Reading Slipping by Mohamed Kheir (published by Two Line Press) is like falling into a dream. Not only does it capture the rather ethereal feel of the dream state it has the disjointed landscape of the sleep world which only begins to make sense the more you allow yourself to drift into it.
We are given pictures of a life in fragments and in no particular context. However, while Kheir scatters these pieces like breadcrumbs on a trail that appears to lead nowhere, he circles around and returns to each one until the pieces begin to fit together. Our guide through this disjointed reality is a struggling journalist, Seif, and his guide through some of the strange and magical places in Egypt, a former exile named Bahr.
After the hopes of the Arab Spring, which saw the ouster of a corrupt government, were dashed by the reality of an equally corrupt government rising as its replacement, many in Egypt were left to try and pick up the pieces of their lives. People disappeared, others shut down, and many had their lives ruined forever.
Seif is one of the damaged ones, and through Bahr, he learns the stories of others who also suffered repercussions from the lack of real change. Wealthy elites still control society to the extent they can dictate where people are allowed to work and live and to conscript the best medical care for themselves.
People lose entire days of their lives and find themselves waking up in neighbourhoods they’ve never been in and no idea how they got there. According to Bahr this is because they’ve been picked up by the security forces, drugged, held in secret somewhere, and then dumped. Sometimes for no reason other than to prove how much the population is under their thumbs.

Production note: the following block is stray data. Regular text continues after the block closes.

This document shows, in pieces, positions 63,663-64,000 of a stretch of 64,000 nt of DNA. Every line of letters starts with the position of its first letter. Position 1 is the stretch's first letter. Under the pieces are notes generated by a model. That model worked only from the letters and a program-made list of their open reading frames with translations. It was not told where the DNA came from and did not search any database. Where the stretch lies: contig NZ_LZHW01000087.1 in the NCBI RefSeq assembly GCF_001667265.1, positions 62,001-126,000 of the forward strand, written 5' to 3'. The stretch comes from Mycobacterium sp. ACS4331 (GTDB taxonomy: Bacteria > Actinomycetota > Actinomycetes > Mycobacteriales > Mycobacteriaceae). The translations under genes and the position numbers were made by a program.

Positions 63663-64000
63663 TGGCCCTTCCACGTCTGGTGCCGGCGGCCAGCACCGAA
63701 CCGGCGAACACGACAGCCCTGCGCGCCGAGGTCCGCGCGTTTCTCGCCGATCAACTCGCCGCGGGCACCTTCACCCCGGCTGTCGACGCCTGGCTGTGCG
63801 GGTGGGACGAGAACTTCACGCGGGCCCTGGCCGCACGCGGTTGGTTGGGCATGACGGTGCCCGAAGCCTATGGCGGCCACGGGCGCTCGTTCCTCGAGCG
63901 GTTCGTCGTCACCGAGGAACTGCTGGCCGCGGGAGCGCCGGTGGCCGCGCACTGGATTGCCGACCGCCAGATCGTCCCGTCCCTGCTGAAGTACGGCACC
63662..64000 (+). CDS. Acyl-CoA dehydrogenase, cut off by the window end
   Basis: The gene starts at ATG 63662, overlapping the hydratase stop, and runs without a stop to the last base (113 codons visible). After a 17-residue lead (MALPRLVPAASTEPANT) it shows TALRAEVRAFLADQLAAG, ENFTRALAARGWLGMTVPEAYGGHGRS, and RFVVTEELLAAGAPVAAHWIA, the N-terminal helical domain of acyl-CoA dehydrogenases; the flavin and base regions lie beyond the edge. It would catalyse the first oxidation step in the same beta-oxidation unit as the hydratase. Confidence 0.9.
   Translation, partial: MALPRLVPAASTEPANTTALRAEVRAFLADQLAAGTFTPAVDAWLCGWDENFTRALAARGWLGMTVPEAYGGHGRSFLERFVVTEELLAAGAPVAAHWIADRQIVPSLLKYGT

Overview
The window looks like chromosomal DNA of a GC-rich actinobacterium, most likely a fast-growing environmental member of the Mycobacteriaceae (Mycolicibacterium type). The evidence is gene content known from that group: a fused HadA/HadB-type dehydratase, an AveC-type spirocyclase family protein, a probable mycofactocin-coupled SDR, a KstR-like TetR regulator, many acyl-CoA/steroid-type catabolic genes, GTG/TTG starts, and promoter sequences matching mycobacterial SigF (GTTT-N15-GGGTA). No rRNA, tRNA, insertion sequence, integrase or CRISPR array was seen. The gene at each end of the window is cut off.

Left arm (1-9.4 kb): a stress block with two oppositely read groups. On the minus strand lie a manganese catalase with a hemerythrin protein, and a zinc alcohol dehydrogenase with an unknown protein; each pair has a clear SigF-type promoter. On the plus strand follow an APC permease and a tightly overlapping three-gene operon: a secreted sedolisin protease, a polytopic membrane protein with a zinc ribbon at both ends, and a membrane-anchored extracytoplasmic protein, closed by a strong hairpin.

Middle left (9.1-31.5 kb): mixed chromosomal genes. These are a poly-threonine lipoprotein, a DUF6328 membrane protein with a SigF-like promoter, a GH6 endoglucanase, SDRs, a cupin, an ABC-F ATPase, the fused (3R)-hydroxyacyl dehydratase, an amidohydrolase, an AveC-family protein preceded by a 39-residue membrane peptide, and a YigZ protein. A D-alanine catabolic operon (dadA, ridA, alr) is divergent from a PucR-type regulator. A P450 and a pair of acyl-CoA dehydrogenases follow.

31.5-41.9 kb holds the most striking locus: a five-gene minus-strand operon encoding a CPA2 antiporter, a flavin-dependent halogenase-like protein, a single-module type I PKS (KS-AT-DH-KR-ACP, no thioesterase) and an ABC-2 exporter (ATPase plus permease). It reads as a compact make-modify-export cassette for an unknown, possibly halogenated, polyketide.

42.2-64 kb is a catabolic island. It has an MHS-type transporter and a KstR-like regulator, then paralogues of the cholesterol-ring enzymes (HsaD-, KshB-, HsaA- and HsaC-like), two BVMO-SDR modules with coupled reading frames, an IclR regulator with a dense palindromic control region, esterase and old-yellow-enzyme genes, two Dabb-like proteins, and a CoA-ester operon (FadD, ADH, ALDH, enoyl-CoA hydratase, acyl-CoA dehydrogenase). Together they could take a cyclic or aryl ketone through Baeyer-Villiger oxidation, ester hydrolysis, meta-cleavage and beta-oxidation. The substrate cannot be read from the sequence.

The initially fragmented approach Kheir takes in the telling of this novel helps to create the sense of a society that has been decimated. With Seif the author takes us deeper into how oppression impacted individuals on a personal level. Since the crackdowns, in which his partner vanished, Seif’s career as a journalist has come to a screeching halt. He’s only kept on at the newspaper he works at out of pity.
Even stranger is the fact he keeps seeing people he knows are dead. It will only be glancing views; out the window of a tram he’ll see a person sitting at a cafe, or walking down the street he’ll glimpse a figure in a doorway. When he looks back they’re no longer there.
Some of the ghosts are people he knew, others are people who were part of his landscape – the owner of a neighbourhood store or a person who frequented the same coffee shop Seif went to. He knows all of them are supposed to be dead but he sees them anyway.
It’s like he’s living with one foot in the past with the ghosts of his life from before the Arab Spring. As Bahr takes him on the tour of the damaged and disjointed people of Egypt and North Africa Seif releases he’s not alone.
From deserted towns where entire populations decided to pack up and attempt to cross over to Europe by boat to the individuals who lives were destroyed by the security forces Kheir paints a picture of a traumatized country. It feels as if nearly the entire population is suffering from Post Traumatic Stress Disorder.
Kheir has created a haunting portrait of Egypt in the years since the failure of the Arab Spring. The hopes raised by the crowds calling for change and their initial triumphs have withered on the vine. The people who had moved for change, people from all walks of life, saw hope swallowed up by those with money and power.
It is a bleak and unsettling landscape in which people are struggling to survive. Somehow Kheir has managed to bring this all to life in the small details of everyday life. We barely hear of the violence that must have accompanied the crackdowns, but we see its impact on existence. With Slipping Kheir has managed to create a work that is both beautiful and heartbreaking. It will tell you more about life in Egypt currently than any news report.